Chronic Bronchitis: An Intro
Chronic bronchitis is one of the major obstructive lung diseases that fall under the chronic obstructive pulmonary disease (COPD). Bronchitis is divided into two sub-categories: acute (short-lived) or chronic (recurring). When an individual repeatedly suffers from a condition that causes the air passages of the lungs to become inflames, they are suffering from chronic bronchitis. The inflammation usually results from irritation or infection; when irritation or infection is present in the large and small bronchi (tree-like air passages in the lungs), the typically thin mucus linings that protect the lungs become inflamed. As a result of the increasing inflammation, the airway linings begin to leak fluids. In order to clear the airway, the body reacts by coughing, thus sufferers of chronic bronchitis often exhibit a moist, painful cough.
4 Stages of Chronic Bronchitis
While there are not specific stages of chronic bronchitis, many individuals use the COPD stages as a model to measure the severity of an individual’s condition. Since chronic bronchitis is one branch of COPD, it is considered acceptable, and is recommend by Global Initiative for Chronic Obstructive Lung Disease (GOLD).
People with a chronic lung disease are often monitored by their lung capacity. Due to the inflammation resulting from chronic bronchitis, it is not surprising that sufferers often struggle to breathe easily. Difficulties arise when they attempt to exhale forcefully and with the volume of air they can hold due to the lessened space. A pulmonary function test (PFT), also known as the forced expiratory volume test (FEV1) is used to monitor the amount of air an individual can expel in the first second of exhaling. This test is often performed in conjunction with a forced vital capacity test (FVC), which measure the patient’s lung volume capacity. The results of both tests are used in the following ratio to determine the severity, and resulting stage, of a patient’s chronic lung condition: FEV1/FVC.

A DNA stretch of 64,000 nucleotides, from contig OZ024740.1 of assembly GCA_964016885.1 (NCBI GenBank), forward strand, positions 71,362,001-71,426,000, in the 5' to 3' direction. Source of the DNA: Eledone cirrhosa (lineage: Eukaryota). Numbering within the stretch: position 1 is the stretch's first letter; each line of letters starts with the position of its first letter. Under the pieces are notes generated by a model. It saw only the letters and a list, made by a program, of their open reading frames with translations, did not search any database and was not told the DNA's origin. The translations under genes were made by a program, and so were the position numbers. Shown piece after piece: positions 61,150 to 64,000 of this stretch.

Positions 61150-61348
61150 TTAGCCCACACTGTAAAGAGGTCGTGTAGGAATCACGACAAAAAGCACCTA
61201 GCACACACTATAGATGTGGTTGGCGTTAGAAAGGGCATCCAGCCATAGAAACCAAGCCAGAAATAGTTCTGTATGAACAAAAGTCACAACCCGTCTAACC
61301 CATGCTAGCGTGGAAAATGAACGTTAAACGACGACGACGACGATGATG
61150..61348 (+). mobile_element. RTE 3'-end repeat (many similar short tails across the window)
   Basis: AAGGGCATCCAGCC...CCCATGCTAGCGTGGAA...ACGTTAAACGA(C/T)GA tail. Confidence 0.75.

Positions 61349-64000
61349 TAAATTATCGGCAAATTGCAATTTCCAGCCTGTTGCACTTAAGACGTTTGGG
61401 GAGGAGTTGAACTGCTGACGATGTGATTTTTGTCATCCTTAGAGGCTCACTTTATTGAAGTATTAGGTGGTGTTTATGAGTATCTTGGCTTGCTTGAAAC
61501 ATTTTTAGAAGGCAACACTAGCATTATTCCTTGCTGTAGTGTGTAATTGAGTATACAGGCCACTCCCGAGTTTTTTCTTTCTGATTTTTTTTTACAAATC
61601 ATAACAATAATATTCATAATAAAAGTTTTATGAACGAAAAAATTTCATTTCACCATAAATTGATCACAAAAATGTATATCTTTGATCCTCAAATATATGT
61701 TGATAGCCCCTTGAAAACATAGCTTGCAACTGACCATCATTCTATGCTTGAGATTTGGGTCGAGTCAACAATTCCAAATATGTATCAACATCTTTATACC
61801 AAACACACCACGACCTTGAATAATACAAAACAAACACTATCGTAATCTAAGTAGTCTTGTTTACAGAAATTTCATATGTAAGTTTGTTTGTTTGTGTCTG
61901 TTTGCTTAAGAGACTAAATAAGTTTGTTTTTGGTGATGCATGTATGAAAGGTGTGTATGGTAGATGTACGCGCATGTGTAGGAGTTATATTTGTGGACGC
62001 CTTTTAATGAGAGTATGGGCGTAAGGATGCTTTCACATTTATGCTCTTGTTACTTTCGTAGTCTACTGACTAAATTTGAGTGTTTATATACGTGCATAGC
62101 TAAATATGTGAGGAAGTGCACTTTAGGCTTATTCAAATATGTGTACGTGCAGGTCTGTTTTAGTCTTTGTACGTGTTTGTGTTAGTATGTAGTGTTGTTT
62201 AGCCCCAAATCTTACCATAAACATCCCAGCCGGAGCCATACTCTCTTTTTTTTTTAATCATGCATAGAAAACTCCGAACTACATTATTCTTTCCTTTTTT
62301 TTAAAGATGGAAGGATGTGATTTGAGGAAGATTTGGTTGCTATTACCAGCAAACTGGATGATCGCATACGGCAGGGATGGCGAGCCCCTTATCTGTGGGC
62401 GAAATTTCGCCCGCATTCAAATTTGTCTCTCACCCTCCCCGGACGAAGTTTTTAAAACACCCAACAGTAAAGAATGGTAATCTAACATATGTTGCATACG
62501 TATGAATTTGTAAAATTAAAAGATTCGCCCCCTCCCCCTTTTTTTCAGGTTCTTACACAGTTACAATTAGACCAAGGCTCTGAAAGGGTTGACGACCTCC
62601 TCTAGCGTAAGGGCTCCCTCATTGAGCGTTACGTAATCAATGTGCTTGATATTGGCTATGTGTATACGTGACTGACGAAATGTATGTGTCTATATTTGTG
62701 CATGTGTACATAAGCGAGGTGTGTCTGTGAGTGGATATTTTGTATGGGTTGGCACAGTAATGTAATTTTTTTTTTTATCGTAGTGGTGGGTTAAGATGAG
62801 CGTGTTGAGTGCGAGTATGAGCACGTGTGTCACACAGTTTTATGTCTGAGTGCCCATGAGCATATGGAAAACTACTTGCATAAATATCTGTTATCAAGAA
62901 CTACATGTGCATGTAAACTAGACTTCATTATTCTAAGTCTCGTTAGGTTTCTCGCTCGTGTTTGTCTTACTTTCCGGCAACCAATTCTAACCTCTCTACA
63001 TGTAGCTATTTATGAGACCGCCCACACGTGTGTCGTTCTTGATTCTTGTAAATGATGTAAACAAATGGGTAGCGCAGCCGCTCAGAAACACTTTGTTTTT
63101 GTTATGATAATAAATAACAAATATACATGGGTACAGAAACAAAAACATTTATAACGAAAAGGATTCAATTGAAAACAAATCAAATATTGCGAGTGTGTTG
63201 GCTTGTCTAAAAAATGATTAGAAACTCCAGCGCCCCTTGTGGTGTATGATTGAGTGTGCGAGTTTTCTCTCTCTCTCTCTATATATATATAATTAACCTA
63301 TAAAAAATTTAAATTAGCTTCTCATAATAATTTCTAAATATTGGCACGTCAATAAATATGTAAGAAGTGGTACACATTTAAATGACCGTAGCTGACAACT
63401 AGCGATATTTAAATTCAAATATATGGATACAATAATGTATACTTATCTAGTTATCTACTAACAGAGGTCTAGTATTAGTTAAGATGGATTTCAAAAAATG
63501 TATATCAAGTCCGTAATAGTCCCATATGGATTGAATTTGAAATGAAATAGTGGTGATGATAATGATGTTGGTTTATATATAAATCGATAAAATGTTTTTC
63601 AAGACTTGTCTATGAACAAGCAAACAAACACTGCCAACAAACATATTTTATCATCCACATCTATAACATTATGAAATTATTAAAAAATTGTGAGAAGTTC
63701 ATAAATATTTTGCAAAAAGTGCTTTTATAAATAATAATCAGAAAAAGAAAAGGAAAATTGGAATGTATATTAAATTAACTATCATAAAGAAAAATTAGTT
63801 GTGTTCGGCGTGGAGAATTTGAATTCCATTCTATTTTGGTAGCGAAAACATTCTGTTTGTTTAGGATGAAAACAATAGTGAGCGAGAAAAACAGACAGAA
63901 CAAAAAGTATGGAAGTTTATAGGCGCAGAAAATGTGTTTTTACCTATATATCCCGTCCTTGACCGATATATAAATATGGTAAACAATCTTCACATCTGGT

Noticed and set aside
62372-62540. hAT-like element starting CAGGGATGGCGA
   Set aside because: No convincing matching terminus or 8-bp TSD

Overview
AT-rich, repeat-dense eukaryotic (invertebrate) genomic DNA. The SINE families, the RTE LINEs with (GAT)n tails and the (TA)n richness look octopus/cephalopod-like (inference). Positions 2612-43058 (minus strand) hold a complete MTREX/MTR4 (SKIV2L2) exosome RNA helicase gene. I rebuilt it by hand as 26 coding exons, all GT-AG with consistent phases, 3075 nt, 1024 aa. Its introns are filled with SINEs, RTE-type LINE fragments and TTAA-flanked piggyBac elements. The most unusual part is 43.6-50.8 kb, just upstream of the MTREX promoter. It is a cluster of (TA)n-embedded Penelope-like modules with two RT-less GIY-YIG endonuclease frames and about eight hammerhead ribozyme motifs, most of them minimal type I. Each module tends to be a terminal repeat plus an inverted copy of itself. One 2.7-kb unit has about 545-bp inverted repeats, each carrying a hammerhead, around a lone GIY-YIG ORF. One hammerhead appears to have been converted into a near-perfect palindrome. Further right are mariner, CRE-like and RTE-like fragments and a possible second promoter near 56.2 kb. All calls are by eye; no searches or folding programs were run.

Is It Stage 4 Chronic Bronchitis?
Stage 4 COPD is characterized by a FEV1 test score that is lower than 30 percent. If a patient also has chronic respiratory failure they may have a little as a 50 percent FEV1/FVC ratio.
Sufferers of stage 4 chronic bronchitis (and COPD) often deal with severe chronic coughing, increased sputum and mucus production, frequent respiratory infections, painful breathing, chest tightness, cyanosis (a blue hue to the lips and fingernail beds), unintended weight loss, shortness of breath and chronic respiratory failure.
Treatment for Stage 4 Chronic Bronchitis
Patients with stage 4 of chronic bronchitis have limited options to improve their quality of life. The Lung Institute offers two adult cellular therapies for stage 4 chronic bronchitis: bone marrow cellular therapy and venous (blood-derived) cellular therapy. The venous therapy can be performed on its own when needed. During these therapies, the adult cells go through a specific process to target the damaged tissue.
Adult cells can be utilized in any organ in the body since cells are able to mimic any possible differentiated cells. Since they are capable of self-renewing indefinitely, they can divide many times and can specialize to promote the healing of organs, such as lungs, while still sustaining the original cell.
Stage 4 Chronic Bronchitis Treatment Routine
The cells are extracted from the patient’s body either through bone marrow or blood depending on the case. The cells are isolated by a trained professional in a clinical setting. The adult cells are quickly returned to the patient intravenously. Now, the cells will begin to promote the healing of lung tissue. With their ability to continually replicate, the lungs grow stronger, and patients are able to breathe easier and live better.